After I’ve done the intensify week in Cycle 2, how should I proceed?
Once you’ve come through the Intensify week, proceed to Cycle 3 and do the assessments as instructed to make sure you’re ready. In Cycle 3, you’ll test whether your long- term, low-SI life can include a sweet treat now and then. If it can, great; if it can’t, you can always return to Cycle 2 and stay here for life.
Can I stay in Cycle 2 forever?
I want you to undertake Cycle 3 to figure out whether you’re in a place to have an occasional piece of cake without sliding backwards, or if you have to spend a bit more time in Cycle 2, possibly even a month, before you get there. That said, you can stay in Cycle 2 forever if you want or need to; stick with all low Sugar Impact (SI) foods (go ahead and add 1– 2 servings of fruit as well), and an occasional medium-SI choice (1– 2 servings a day max) is okay, too.
How do I know when I’m ready to start Cycle 3?
Move into Cycle 3 when your Sugar Impact quiz scores are 2 or less per symptom, 12 or less total, or your overall score is reduced by 50% from your starting score. There are 2 possible paths when you arrive in Cycle 3. One is that you’re ready for Cycle 3— you’ve passed, get to move on, and can incorporate some medium- and high-SI foods in your life. The other is that you’ll simply stay in Cycle 2 a little longer until you’re ready for Cycle 3.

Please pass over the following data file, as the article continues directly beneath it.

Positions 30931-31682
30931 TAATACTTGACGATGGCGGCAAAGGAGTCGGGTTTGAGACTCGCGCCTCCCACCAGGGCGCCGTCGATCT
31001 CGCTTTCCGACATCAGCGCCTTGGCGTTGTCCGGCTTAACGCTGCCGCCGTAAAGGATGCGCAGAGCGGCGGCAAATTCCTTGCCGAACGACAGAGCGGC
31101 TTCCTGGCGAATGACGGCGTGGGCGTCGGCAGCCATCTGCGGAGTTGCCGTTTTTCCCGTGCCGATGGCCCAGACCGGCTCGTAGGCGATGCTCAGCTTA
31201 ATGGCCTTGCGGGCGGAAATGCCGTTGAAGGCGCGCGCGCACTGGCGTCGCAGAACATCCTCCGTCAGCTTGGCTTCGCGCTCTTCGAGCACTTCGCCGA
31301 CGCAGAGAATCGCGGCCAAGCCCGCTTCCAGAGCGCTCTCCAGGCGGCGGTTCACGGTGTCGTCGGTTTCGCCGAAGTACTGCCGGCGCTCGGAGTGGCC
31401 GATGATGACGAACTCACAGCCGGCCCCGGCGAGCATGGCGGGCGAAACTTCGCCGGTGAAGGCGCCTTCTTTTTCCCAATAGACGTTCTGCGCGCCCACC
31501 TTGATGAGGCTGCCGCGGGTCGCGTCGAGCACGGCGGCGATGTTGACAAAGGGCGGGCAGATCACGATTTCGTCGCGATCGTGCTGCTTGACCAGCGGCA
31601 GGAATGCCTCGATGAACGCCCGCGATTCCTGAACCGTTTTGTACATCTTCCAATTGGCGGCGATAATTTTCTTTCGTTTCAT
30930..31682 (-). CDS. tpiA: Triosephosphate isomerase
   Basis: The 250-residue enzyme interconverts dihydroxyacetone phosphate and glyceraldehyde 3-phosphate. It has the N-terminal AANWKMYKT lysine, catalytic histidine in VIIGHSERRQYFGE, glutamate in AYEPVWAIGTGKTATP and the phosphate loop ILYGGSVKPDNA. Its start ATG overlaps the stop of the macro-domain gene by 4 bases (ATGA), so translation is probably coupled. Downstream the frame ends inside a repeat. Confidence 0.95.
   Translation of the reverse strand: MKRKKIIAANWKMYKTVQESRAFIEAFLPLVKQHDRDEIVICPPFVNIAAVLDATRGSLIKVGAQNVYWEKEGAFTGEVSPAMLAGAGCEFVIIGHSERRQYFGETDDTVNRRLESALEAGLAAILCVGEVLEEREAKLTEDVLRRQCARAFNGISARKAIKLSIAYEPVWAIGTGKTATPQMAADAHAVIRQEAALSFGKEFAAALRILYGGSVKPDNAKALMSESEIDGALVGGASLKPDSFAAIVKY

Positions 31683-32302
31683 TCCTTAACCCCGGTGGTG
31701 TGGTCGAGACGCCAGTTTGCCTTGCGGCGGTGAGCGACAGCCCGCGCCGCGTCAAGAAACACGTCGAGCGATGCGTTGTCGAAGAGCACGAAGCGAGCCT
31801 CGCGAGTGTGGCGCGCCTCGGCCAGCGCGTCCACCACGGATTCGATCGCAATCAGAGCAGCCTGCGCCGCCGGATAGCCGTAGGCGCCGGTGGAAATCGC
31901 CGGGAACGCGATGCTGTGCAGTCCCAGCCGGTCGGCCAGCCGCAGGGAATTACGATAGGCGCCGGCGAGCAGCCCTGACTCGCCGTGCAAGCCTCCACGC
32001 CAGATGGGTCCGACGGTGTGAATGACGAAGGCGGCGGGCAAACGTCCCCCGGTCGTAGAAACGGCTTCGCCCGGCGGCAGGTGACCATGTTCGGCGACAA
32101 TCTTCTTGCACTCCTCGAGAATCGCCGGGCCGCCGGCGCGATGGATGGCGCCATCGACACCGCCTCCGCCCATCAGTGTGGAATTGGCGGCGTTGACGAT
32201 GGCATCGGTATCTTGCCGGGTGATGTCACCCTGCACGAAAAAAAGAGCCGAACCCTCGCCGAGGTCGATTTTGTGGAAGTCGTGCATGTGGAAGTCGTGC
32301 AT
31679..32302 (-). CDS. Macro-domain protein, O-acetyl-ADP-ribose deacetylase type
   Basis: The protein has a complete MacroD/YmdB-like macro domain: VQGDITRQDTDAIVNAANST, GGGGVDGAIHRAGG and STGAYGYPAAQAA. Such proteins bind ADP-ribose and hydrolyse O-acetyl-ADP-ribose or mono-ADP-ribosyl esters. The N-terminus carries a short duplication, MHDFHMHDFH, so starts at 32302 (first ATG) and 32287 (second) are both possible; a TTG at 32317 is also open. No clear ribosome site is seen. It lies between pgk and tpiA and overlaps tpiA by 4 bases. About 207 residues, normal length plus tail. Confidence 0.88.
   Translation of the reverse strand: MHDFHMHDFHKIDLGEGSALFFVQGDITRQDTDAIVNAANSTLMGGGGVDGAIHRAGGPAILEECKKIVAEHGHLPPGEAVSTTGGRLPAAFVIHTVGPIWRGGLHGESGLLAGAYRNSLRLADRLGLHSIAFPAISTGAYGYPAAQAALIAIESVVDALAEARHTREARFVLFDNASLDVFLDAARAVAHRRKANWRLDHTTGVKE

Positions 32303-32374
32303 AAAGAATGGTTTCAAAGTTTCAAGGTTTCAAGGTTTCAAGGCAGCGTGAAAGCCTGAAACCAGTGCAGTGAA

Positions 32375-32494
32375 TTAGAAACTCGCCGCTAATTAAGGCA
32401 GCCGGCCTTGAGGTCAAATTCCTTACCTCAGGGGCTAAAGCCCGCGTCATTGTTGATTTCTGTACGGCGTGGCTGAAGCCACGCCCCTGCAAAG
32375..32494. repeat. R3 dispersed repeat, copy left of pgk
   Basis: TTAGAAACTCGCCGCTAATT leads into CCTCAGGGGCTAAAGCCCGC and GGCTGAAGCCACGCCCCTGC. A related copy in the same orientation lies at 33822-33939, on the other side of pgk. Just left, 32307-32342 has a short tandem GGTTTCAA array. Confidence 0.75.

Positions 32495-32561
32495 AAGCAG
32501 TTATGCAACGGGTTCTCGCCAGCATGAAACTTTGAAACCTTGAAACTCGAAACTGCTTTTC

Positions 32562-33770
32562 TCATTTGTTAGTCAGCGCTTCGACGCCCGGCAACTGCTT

I know you don’t count specifically, but what general numbers should I commit to in Cycle 3?
In Cycle 3, aim for 25 grams fructose overall, 50 grams of sugar overall, and 150– 200 grams carbohydrates overall.
Other Brands, Other Plans
What do you think about [specific plan or expert]?
I wrote this Huffington Post blog about committing wholeheartedly to a plan for ultimate success. In short, please don’t mix and match plans, which becomes a recipe for disaster. We like and respect many experts, and there are some fabulous books out there for fast, lasting fat loss. No two experts will 100% agree. You’ve committed to the Sugar Impact Diet, so stick with the plan and don’t try to incorporate non-SID principles.
Can you recommend other protein powder brands?
Unfortunately, we can’t possibly evaluate every brand and the many variations within those brands. We have, however, created an easy-to-follow guide to determine whether a protein powder is Sugar Impact-friendly. Here are some guidelines:
- Protein sources. I recommend a blend of vegan proteins: preferred sources are pea, chia, cranberry, chlorella, or rice. The new kid on the block is beef protein (look for de-fatted with no antibiotics or hormones added). Avoid soy, egg, or milk protein powders.
- Go natural. Look for GMO- free and hormone- free (no recombinant bovine growth hormone, or rGBH).